My Take on the The Muskogee Atheist – Children’s Charity Dispute

After reading several stories about the recent dust up between the Muskogee Atheist Community and the Murrow Indian Children’s Home  it has become clear the popular narrative is misinformation.   The popular narrative, repeated in many stories and the comments section of those stories, is that the children’s charity refused a donation simply because it came from atheists.  But that was not the sticking point.  The problem was that the donation was tied to having the children’s charity publicly recognize the donation “in memory of” the Muskogee Atheist Community (which, as it turned out, is a small secret FaceBook group).

Now, assuming the stories were accurate in their description, I would seem to me the Murrow Indian Children’s Home could have been more diplomatic/tactful when returning the money.  They could have approached the donor something like this: “Mr. Wilbourn, I think we have a little problem here.  While we greatly appreciate your donation, are you aware that you are asking us to publicly honor your group in a section of a future publication that we like to keep as apolitical and non-controversial as possible?”  And proceed from there.  That said, I am having a very hard time empathizing or sympathizing with Matt Wilbourn’s position.  Let me explain why as I attempt to put myself in Matt Wilbourn’s shoes.

I imagine myself working at a printing shop and a staffer from Camp Quest comes in hoping to have us print some free flyers for their upcoming summer season since we have done this in the past.  My boss then tells me we are no longer doing that and when I see the disappointed face of the staffer, I decide to donate $100 (actually, if it was me, I would have offered to pay $100 toward the printing fee; I’m not sure why Matt did not think of that).

The staffer is appreciative and hands me a form.  At the bottom of the form, I read:

“is any person or organization you want to put it in memory of”

Here’s where it becomes hard for me to empathize/sympathize with Wilbourn.  In my world, “in memory of” donations are meant for loved ones who recently passed away.  You are paying tribute to someone that was special to you and/or who loved the charity and long valued their work.  It’s a public gesture of kindness, recognition,  and appreciation and the charity itself is offering to facilitate and share in it because of the supportive nature of the donation.  It would never occur to me to list the donation in memory of some FaceBook group I was part of.  For me, that’s, well, “no class.”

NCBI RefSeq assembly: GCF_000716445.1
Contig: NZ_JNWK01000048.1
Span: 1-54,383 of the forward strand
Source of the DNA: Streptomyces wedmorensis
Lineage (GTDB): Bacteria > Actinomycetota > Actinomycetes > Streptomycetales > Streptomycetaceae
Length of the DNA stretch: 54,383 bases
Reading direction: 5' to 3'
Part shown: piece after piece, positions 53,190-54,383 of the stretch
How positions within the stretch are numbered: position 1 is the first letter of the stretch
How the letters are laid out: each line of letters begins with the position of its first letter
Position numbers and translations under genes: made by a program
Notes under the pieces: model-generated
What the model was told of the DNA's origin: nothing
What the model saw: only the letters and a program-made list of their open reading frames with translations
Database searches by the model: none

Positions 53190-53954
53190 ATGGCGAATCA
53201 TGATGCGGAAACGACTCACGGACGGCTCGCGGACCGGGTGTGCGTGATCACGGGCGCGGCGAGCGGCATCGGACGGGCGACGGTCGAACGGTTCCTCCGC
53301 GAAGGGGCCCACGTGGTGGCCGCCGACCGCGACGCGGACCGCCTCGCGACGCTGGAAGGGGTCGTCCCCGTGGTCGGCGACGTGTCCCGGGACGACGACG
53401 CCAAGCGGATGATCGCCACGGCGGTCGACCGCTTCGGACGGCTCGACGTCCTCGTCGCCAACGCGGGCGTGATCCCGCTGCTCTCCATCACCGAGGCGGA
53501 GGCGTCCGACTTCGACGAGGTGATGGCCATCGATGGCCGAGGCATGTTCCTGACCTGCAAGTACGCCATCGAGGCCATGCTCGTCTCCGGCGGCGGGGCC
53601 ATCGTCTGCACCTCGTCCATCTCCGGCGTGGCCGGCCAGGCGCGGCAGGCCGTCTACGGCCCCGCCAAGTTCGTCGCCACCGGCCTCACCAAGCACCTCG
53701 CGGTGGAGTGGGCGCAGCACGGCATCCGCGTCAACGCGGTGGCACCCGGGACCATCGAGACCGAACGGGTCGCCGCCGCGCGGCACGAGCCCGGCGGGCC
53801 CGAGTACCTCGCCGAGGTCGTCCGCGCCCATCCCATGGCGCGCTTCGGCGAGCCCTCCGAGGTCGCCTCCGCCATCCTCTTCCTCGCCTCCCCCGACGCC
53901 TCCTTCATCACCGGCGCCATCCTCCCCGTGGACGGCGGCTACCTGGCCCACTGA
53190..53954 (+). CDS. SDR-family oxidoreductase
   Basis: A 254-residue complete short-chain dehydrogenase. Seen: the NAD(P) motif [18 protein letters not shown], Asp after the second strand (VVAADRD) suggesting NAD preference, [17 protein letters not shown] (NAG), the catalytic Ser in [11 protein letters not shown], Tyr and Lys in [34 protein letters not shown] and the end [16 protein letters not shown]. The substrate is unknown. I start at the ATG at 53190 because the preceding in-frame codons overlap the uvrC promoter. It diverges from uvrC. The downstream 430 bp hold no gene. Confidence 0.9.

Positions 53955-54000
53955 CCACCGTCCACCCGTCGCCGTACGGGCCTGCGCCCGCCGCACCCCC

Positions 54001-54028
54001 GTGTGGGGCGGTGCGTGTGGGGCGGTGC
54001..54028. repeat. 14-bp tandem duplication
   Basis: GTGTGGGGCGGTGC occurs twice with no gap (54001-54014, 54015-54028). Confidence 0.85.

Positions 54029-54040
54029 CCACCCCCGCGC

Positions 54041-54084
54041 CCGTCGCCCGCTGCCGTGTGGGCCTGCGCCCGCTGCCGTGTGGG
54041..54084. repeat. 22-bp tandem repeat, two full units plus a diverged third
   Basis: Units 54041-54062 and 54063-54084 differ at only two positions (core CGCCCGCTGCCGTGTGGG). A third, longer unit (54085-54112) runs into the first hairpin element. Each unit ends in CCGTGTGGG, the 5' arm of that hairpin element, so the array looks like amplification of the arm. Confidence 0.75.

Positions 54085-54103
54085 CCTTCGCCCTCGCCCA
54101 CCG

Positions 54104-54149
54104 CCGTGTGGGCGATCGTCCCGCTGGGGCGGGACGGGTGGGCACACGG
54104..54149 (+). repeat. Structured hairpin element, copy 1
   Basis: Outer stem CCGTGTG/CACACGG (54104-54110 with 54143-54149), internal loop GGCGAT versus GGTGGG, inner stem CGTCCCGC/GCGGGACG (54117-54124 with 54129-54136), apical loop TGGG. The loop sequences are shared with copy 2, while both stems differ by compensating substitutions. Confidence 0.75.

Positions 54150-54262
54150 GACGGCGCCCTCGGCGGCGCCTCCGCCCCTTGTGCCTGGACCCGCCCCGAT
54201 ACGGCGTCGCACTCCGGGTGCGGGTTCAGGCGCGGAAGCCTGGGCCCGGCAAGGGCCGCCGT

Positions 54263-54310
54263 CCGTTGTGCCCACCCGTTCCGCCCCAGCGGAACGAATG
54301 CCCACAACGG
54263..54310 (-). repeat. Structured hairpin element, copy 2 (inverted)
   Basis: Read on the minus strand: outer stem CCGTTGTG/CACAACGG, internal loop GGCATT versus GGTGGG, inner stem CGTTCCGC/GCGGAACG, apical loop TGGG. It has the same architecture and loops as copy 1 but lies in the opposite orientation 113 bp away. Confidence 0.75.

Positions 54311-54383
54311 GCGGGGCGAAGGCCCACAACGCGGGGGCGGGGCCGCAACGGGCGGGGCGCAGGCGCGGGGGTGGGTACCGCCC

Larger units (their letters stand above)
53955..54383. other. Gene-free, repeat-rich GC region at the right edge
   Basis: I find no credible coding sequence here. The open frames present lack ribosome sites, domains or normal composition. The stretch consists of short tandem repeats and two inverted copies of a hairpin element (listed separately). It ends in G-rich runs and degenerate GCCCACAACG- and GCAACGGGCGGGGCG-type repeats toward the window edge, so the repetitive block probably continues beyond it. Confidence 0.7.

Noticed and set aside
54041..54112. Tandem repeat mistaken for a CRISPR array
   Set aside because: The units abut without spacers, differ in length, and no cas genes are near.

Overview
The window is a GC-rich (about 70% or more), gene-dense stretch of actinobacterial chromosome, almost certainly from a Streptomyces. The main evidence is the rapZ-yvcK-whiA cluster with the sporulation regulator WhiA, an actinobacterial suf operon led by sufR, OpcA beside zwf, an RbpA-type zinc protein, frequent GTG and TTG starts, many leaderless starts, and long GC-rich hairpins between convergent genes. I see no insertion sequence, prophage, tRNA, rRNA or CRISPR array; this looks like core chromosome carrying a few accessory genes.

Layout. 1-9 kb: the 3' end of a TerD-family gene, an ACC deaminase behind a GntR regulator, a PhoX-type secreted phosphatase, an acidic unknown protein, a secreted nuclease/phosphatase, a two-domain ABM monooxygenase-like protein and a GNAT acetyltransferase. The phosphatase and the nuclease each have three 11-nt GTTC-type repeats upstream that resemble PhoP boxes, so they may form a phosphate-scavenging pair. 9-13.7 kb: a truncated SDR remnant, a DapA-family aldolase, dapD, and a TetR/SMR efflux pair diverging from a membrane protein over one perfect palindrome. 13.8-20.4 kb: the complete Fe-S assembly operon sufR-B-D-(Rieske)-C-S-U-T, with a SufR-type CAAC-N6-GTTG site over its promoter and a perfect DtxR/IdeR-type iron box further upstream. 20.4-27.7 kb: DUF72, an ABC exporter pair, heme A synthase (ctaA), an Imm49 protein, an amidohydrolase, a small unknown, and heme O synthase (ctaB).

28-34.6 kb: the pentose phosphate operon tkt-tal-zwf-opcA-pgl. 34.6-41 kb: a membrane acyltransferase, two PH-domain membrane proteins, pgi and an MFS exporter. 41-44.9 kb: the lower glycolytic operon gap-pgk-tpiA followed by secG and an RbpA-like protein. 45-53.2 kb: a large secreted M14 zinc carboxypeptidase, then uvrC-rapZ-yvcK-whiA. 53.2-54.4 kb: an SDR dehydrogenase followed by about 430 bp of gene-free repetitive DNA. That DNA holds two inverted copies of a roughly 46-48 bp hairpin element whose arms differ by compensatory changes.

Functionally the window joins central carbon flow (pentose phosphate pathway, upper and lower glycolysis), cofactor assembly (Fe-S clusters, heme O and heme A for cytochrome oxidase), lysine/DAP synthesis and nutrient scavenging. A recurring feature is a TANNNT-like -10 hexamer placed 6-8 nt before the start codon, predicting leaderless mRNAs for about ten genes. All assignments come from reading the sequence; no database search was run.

Anyway, let’s say that, like Matt, I do fill out this part – “in memory of Ex-Camp Questers Who Now Praise Jesus.”  For Ex-Camp Questers Who Now Praise Jesus is a secret FB group I run that has about a dozen members, most who once attended a Camp Quest and since growing up, have become Christians.

Now, an hour later, I get a call from someone at Camp Quest.  They tell me they are not going to accept my donation because their organization values reason and science and they prefer not to have to “Praise Jesus” in a future newsletter.

It’s at this very point where I now have a choice.

1.) If I was truly focused on trying to help kids, I would happily agree they could remove the honorarium, as it was no big deal. Money gets to kids.  End of story.

2.) If I was focused on myself and my tribe, I would be offended and refuse to remove the honorarium.

Speaking again for myself, the choice is a no brainer – Option 1.  If I was serious about wanting to help out the kids, the need for some honorarium to my FB group is easily dismissed.  Yet Matt Wilbourn chose option 2.

So now there is a chasm between us.

But even if I was all offended, Wilbourn and I continue to drift apart.

I would not occur to me to set up a GoFundMe page to prove “everyone has a price” (as Matt told Hemant Mehta).  I’d have to be more than offended – I would have to feel the need for “payback.”  The GoFundMe campaign comes across as an attempt to stick it to the children’s charity.  To humiliate them and rub their faces in it.  All because they didn’t want to honor my secret Ex- Camp Quester FB group.  This is alien thinking to me.

But then the distance between us just keeps expanding.  Say I help shape a narrative with a popular fundamentalist blogger that paints Camp Quest as an organization that doesn’t want to take donations from us mentally ill, child-abusing religious people.  It’s as if our money is infected with some faith virus!  Say this angers various religious people all over the internet and they show up, in mass, on Camp Quest’s FB page.  There is so much mocking, hostility, and vile commentary that Camp Quest decides to shut down their FB page (a place where they solicit donations).

At this point, I would be horrified and feel partly responsible, since it was the false narrative fueling all this anger.  I would feel the need to issue a public condemnation of the behavior of my fellow religionists and publicly apologize to Camp Quest.   I would not be using all this controversy as a platform for setting up new twitter and web pages to help promote my no-longer-so-secret FB group.